Exhibition / Australian Architects in Asia, 1950s-80s

Fusion of Horizons: Australian Architects in Asia, 1950s-80s

Fusion of Horizons is the story of five pioneering architects from Australia who travelled throughout Asia in the post-war years and fundamentally contributed to the architecture and design of the continent.

These figures existed at the centre of an array of intellectual, professional, and business networks, and their architectural work collectively defined an aesthetic now readily identified with Asia.

The exhibition incorporates a range of objects and images from private archives located across three continents to present a narrative tapestry of intersecting encounters and professional pursuits. Private letters, diary entries, ethnographic research and documentation contribute to the story of this fusion of horizons, culminating in an array of spectacular architectural drawings and models that convey shared approaches to materiality and tectonics decades in the making.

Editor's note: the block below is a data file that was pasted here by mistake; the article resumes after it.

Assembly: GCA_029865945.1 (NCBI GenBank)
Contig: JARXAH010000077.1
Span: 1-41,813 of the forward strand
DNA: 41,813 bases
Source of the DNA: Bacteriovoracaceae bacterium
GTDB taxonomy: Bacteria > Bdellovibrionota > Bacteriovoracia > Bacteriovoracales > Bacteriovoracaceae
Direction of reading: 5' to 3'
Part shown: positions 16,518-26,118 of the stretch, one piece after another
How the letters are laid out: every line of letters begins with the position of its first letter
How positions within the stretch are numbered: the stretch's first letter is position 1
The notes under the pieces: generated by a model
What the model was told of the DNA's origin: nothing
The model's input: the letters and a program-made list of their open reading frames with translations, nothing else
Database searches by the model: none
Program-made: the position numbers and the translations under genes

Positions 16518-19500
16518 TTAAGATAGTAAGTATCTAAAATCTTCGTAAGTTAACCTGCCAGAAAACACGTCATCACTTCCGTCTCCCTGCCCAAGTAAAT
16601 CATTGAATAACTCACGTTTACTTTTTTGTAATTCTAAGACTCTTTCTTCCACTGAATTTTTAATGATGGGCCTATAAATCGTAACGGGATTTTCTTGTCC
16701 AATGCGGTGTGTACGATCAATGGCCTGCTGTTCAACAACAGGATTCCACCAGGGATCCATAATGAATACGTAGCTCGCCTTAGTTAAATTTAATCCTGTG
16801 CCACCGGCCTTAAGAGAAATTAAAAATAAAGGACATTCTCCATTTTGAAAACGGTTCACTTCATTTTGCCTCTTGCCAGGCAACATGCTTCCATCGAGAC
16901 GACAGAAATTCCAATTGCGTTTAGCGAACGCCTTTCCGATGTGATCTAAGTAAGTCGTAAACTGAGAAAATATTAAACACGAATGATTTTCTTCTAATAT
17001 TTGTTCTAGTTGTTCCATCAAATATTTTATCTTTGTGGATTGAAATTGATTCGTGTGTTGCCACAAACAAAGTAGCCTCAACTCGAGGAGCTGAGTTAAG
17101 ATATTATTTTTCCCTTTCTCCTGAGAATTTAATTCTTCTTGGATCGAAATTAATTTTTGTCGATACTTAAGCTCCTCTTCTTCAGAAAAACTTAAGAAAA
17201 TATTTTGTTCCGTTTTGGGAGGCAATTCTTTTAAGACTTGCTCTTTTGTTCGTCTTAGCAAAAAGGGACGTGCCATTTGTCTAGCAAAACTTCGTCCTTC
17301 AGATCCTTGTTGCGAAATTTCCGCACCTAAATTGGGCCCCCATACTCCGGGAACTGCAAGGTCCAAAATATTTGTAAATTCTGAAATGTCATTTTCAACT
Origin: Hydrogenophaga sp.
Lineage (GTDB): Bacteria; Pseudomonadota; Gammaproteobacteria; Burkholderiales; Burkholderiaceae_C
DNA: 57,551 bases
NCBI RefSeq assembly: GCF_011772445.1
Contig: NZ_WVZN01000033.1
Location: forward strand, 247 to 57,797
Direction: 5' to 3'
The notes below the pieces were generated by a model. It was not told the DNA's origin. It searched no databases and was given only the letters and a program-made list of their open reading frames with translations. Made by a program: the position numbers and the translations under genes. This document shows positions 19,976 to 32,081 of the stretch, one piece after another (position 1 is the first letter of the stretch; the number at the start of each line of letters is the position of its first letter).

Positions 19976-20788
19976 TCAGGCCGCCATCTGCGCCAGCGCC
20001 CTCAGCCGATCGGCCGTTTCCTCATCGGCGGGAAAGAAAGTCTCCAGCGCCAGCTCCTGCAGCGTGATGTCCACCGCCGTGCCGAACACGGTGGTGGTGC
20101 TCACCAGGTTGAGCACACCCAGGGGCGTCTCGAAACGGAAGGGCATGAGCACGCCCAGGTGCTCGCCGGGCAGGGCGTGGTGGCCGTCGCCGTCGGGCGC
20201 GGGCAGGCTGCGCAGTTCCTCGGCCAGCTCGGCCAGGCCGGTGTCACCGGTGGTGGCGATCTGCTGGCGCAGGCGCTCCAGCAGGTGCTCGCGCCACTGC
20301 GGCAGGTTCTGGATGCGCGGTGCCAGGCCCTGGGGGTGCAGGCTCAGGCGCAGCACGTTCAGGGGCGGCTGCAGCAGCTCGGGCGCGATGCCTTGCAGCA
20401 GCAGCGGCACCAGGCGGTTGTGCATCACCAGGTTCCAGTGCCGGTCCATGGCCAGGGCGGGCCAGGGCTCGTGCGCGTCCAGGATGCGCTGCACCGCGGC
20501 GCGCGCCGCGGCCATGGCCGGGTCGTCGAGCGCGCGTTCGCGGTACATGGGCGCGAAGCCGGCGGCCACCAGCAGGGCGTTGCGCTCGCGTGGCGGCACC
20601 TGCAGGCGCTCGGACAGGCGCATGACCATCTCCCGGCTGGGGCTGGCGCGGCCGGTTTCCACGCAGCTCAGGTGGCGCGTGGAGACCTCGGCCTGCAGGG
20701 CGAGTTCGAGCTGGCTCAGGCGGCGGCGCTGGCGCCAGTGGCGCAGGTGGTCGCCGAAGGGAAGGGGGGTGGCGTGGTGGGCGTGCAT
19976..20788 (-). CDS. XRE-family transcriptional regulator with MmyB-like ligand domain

Framed by the unique socio-political context of post-colonial Asia, the exhibit will map for the viewer the various pilgrimage, recreational travel, ethnographic, and migratory routes of these individuals in an effort to show how travel inspired the evolution of an array of architectural styles commonly identified with Asia, and found in tourist hotels and infrastructure from Bali to Beijing.

Viewers will learn how the personal subjectivities, professional inclinations, and leisurely pursuits of these figures and their own respective engagements with Asia’s “otherness” contributed to the history of internationally recognized, exoticized architectural depictions of the continent.

Event details

Tin Sheds Gallery
The University of Sydney School of Architecture, Design and Planning
148 City Road, Darlington
Dates: 11 July – 7 September 2019
Opening hours: Tuesday to Friday, 11am – 5 pm, Open Saturday 13 July, 9am – 5pm
Opening: Saturday 13 July, 3:30 – 5pm


Art Atrium
Centre for Asian and Middle-Eastern Architecture
The University of Adelaide
The University of Hong Kong, Faculty of Architecture
Vastav Group

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